83. FN51 51)If we assume that Caelius is translating Soranus’ original Greek here, then the form complexiosuggests some such term as συµπλοκή or περιπλοκή, the former of which Galen uses in general statements that for Asclepiades everything is composed of onkoi: e.g. Gal. Ther. Pis.11 [14.253 K.]: ἕκαστα γὰρ τῶν γιγνοµένων ἐκ τῆς τῶν ὄγκων συνθέσεως καὶ συµπλοκῆς γίγνεσθαι βούλεται (sc. Asclepiades); cf. also Arist. DC3.4, 303a 7-8, on atoms: ἀλλὰ τῇ τούτων συµπλοκῇ καὶ περιπαλάξει πάντα γεννᾶσθαι. For the complex issue of Caelius’ relationship to his Soranian original in the Cel. Pass.and Tard. Pass., see especially van der Eijk (1999), 415-24.
84. FN52 52)At Cel. Pass.3.13.110, Caelius explicitly cites Cicero as an authority for his rendering of φαντασία by visum. He also refers to Tusc., without mentioning its title, at Tard. Pass.1.6.180, though not on the subject of translation.
85. FN53 53)Cf. Cic. Fin.1.19: ‘declinare dixit atomum perpaulum, quo nihil posset fieri minus; ita effici complexiones et copulationes et adhaesiones atomorum inter se, ex quo efficeretur mundus omnesque partes mundi quaeque in eo essent.’ (‘he said that the atom makes a very tiny swerve, – the smallest divergence possible; and so are produced entanglements and combinations and cohesions of atoms with atoms, which result in the creation of the world and all its parts, and of all that in them is,’ trans. Rackham, Loeb).
86. FN54 54)Lucr. 1.346-57, esp. 346-47, ‘praeterea quamvis solidae res esse putentur,/ hinc tamen esse licet raro cum corpore cernas’ (‘Besides, however solid things may be thought to be, here is proof that you may discern them to be of less than solid consistency,’ trans. Smith, Loeb).
87. FN55 55)See above, n. 47.
88. FN56 56)On this, see also the comments of Casadei (1997), 90.
89. FN57 57)Lucretius’ use of terms which primarily refer to two-dimensional shapes at 653-54 is further confirmation that he does not have a primary conception of the foraminaas extended vessels or channels.
90. FN58 58)What precisely Epicurus’ conception of void was is of course another question, one which I have not sought to address here, but I have found myself persuaded by the arguments of Sedley (1982); for a different view, see Inwood (1981).
91. FN59 59)Leith (2009); see above n. 4.
92. FN60 60)Lonie (1965), 128-29, remarks that ‘so far as the πόροι in Asclepiades’ theory are λόγῳ θεωρητοί, he seems to belong in the line of medical thought which begins with Strato.’ He does not address the Galenic, or non-Galenic, evidence on Asclepiades’ postulation of Epicurean-style void. Against his remark, it may be noted that in the Epicurean system the void interstices which must exist in solid objects are also imperceptible, and their existence has to be inferred. Lonie goes on to argue on other grounds that Erasistratus (and therefore Strato) are unlikely candidates as sources for Asclepiades’ theory (129-32), with a view ultimately to establishing Heraclides of Pontus as this probable source. But he does not return to the problem of Asclepiades’ pores and void, and appears to pass over the possibility of Epicurean influence simply by noting that the Epicureans ‘seem to have taken little interest in medical theory, although it is possible that Epicurus himself wrote περὶ νόσων’ (133). Lonie thus seems to take it for granted that any source of Asclepiades’ theory must have included a developed medical system, but this precludes the possibility of any innovation on Asclepiades’ part, and ignores any potential medical application of Epicurean atomism, as well as its actual medical application in the explanation of plague at Lucr. 6.1090-137, or in the analysis of the effects of various diseases on the mind at Lucr. 3.463-73 and 487-509.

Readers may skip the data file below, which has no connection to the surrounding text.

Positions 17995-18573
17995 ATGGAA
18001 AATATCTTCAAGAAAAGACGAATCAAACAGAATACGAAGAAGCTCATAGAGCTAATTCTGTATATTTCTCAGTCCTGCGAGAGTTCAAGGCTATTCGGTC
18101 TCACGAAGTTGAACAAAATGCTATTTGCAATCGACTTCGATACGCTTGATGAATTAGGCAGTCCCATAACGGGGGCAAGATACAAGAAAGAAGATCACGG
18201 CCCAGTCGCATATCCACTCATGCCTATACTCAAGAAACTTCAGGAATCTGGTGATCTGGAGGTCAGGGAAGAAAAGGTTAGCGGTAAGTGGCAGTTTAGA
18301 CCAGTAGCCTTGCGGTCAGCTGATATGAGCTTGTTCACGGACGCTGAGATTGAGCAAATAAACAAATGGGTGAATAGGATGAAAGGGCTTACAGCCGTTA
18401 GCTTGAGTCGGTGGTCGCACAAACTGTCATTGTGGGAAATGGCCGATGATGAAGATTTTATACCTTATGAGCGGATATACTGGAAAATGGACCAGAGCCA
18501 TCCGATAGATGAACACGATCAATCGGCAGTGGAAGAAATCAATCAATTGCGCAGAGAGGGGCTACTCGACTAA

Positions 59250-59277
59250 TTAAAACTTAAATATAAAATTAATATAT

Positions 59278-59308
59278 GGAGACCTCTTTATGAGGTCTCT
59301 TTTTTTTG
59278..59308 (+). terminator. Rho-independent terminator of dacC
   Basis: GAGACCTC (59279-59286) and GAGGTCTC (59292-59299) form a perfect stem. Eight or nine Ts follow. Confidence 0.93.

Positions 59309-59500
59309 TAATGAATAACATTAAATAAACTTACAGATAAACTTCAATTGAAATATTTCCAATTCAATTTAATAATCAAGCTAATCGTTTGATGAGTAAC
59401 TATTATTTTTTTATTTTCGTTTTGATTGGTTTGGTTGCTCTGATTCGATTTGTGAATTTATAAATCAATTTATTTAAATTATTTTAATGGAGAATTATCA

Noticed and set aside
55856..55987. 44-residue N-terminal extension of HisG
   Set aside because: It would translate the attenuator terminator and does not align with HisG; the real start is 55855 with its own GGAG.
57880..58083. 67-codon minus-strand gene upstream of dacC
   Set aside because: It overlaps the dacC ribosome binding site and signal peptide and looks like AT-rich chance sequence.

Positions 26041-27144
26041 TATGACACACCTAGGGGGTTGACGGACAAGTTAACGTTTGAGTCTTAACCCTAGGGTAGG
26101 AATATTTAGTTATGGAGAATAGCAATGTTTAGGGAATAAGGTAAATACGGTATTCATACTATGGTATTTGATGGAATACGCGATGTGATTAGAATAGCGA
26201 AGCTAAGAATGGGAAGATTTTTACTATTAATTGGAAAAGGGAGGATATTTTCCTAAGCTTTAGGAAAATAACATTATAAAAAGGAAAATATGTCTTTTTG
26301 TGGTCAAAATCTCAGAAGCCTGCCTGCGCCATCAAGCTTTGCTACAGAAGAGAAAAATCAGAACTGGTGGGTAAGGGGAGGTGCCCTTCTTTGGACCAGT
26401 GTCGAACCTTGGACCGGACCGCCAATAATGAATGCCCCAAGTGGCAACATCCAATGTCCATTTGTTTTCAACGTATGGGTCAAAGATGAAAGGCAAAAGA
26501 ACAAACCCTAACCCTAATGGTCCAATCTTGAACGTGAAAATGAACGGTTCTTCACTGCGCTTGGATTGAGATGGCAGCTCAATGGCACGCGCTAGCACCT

93. FN61 61)Erasistratus’ principle of PTKA has often been associated with later theories of horror vacuiin scholarship, but see Berryman (1997) for cautionary remarks.
94. FN62 62)See Gal. Nat. Fac.2.6 [2.99 K. = Scr. Min.vol. III p. 173 Helmreich]; Ut. Resp.2 [4.474 K. = p. 84 Furley and Wilkie]. Cf. Furley and Wilkie (1984), 34-35.
95. FN63 63)As pointed out by Furley (1989), 157, ‘[t]here is no direct evidence as to whether Strato made use of the principle of horror vacuiin his physics . . . The theory of matter depends on the concept of the microvoid, whereas horror vacuiis simply the view that there is no massedvoid; and the latter is equally true for Aristotle’s theory of matter, which denies the microvoid. Indeed the microvoid theory might be thought to be an impediment to horror vacui.’
96. FN64 64)Vallance (1990), 63-89; cf. also Vallance (1993), 699. As noted above, in the conclusion to his chapter on void, Vallance (1990), 91, suggests that Asclepiades posited ‘what may after all have been an Epicurean void.’
97. FN65 65)I dedicate this article to the memory of Bob Sharples, my teacher and then colleague at UCL. It is the last thing I gave him to read, and his comments were, as always, penetrating, encouraging and of enormous help. I owe him a very great deal. Parts of the paper were presented to a seminar in the Dept. of the History and Philosophy of Science, Cambridge, in February 2009, and I thank the audience for comment, in particular David Sedley and Roberto Polito. David Sedley was also kind enough to read the paper in more or less its final form, and his comments were very valuable. My thanks are also due to the anonymous reader for this journal for a kind review which improved the paper in a number of ways. The bulk of the research was carried out during a Research Fellowship funded by the Wellcome Trust (grant no. 082230), to which I wish to record my sincere gratitude.

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Affiliations: 1: Jesus College Cambridge CB5 8BL UK